|Application Submission Deadline||05:00:00 UTC 22 October 2022|
|Expected Time Allocation Announcement||23 December 2022|
|Observing Period 2023-S1||2 January 2023 – 30 June 2023|
This Announcement of Opportunity is an invitation to the user-communities of the LMT partners to submit scientific proposals requesting observing time on the 50-meter diameter LMT. The deadline to receive proposals is 05:00 UTC on 22 October 2022. The schedule for the next observing season (2023-S1) is 2 January 2023 – 30 June 2023.
The LMT has recently resumed scientific, engineering and maintenance activities following the long-term closure of the telescope in March 2020 due to the COVID-19 pandemic. The 2023-S1 Call for Proposals represents a new opportunity to submit proposals for scientific projects using the full suite of LMT instrumentation which now includes, for the first time, the availability of TolTEC, a large-format multi-band continuum camera.
It is estimated that approximately 800 hours will be committed to night-time observations of the approved and prioritized scientific targets during the full observing season. The remainder of the available night-time operational hours are expected to be accounted for by weather interruptions and standard observing overheads that include monitoring the focus and calibration of the telescope and instrumentation, amongst other necessary activities.
Given the anticipated significant demand for telescope time, the LMT user-community is encouraged to submit shorter, high-impact scientific projects that will lead to published research papers that demonstrate the unique capabilities of the telescope facility. Opportunities to submit longer-term large projects will be offered in future Calls for Proposals.
A high priority over the next 12-months is to continue to improve the optical efficiency and performance of the telescope, in particular at the shortest millimeter wavelengths, as well to test the feasibility and effectiveness of day-time observations. It is therefore anticipated that a variety of engineering projects and metrology measurements of the primary surface will interrupt the 2023-S1 scientific program when necessary. Furthermore it should be anticipated that the on-set of the “rainy season” will increasingly impact the scheduling of the highest-frequency instruments towards the end of the 2023-S1 semester (LMT-site Weather Conditions).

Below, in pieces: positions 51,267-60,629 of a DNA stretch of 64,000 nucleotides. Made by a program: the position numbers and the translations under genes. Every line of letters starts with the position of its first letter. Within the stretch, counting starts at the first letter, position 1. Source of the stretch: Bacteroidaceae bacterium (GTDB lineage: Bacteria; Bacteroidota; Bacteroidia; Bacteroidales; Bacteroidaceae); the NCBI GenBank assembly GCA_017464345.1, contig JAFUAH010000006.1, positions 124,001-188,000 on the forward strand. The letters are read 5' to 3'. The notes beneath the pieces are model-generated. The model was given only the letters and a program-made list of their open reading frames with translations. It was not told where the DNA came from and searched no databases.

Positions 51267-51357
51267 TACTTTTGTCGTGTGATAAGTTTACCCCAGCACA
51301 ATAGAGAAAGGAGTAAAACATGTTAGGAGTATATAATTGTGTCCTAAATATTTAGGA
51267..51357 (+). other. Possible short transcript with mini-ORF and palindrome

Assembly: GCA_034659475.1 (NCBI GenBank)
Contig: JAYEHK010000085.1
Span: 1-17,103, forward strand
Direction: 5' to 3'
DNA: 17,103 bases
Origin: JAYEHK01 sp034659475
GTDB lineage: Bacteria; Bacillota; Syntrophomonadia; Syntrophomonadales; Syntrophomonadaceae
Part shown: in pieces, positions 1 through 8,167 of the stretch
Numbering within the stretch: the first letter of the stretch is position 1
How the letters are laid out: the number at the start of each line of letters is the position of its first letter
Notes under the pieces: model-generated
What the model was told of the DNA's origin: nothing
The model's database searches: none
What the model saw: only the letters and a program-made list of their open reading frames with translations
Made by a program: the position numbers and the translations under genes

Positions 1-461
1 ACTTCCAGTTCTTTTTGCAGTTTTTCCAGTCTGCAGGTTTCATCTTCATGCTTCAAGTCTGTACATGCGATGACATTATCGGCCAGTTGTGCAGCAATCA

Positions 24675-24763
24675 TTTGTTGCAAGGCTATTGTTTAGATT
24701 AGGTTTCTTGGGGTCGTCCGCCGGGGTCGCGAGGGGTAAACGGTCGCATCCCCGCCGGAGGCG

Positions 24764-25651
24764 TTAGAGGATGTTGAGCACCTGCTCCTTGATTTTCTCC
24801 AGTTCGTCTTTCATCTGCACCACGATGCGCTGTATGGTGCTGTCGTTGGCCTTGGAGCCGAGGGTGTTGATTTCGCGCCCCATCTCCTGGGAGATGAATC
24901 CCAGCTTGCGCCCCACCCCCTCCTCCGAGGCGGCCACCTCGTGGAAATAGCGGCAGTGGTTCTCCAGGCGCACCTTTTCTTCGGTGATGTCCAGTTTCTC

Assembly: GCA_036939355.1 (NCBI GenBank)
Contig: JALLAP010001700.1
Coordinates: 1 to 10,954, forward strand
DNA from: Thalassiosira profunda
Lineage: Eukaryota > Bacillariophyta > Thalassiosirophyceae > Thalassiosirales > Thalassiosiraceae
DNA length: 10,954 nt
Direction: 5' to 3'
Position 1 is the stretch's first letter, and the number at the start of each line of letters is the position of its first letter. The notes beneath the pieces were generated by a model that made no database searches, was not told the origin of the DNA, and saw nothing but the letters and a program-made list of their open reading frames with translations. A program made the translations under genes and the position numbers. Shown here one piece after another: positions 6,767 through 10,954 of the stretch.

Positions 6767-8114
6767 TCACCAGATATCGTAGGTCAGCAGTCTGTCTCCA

Further information about this proposal opportunity is presented on the LMT web site and will be summarized in a series of webinars to be announced shortly.
Principal Investigators that are affiliated with national institutions and universities within the eligible LMT user-communities (Mexico, USA and Spain) will be able to submit proposals and share LMT observing time in the following proportions:
The telescope time associated with each scheduled project will be allocated (charged) to a particular observing queue of the LMT user-communities according to the affiliation of the Principal Investigator. The affiliation of co-investigators, including those external to the eligible LMT user-communities, does not impact the time allocated (charged) to each user-community. For further information on time allocation, please refer to the “Observing Procedures” information page.
The LMT has developed new policies concerning the types of non-standard proposals that may be submitted to the proposal review. We summarize each below:
Those projects previously assigned carry-over status following the review of the scientific proposals submitted to the 2021-S1 Call for Proposals will not be scheduled for observations beyond the end of 2022. If desired, these same projects may be updated and resubmitted to the current 2023-S1 Call for Proposals and will be considered as new projects during the review process.
In the observing period 2023-S1 the LMT will offer the opportunity to conduct observations with the following instruments: TolTEC, SEQUOIA, Redshift Search Receiver (RSR), B4R and MSIP1mm. Summaries of instrument capabilities, observing modes, and time calculators can be found on the “Instrumentation” webpage. Please refer to the LMT “Telescope Description” page for details on the telescope design and function.
The TolTEC, SEQUOIA, RSR and MSIP1mm instruments and data reduction software are fully supported by the LMT and hence no collaboration with members of their instrument teams is required. All observations with these instruments are carried out by a trained observatory staff using a flexible queue and are processed by a dedicated data reduction pipeline. Each proposing team should read the instrument descriptions carefully and propose only the supported observing modes for each instrument. Proposals requiring a non-standard mode should first contact the LMT Helpdesk at least one week before the proposal deadline to establish its technical feasibility prior to submitting the proposal.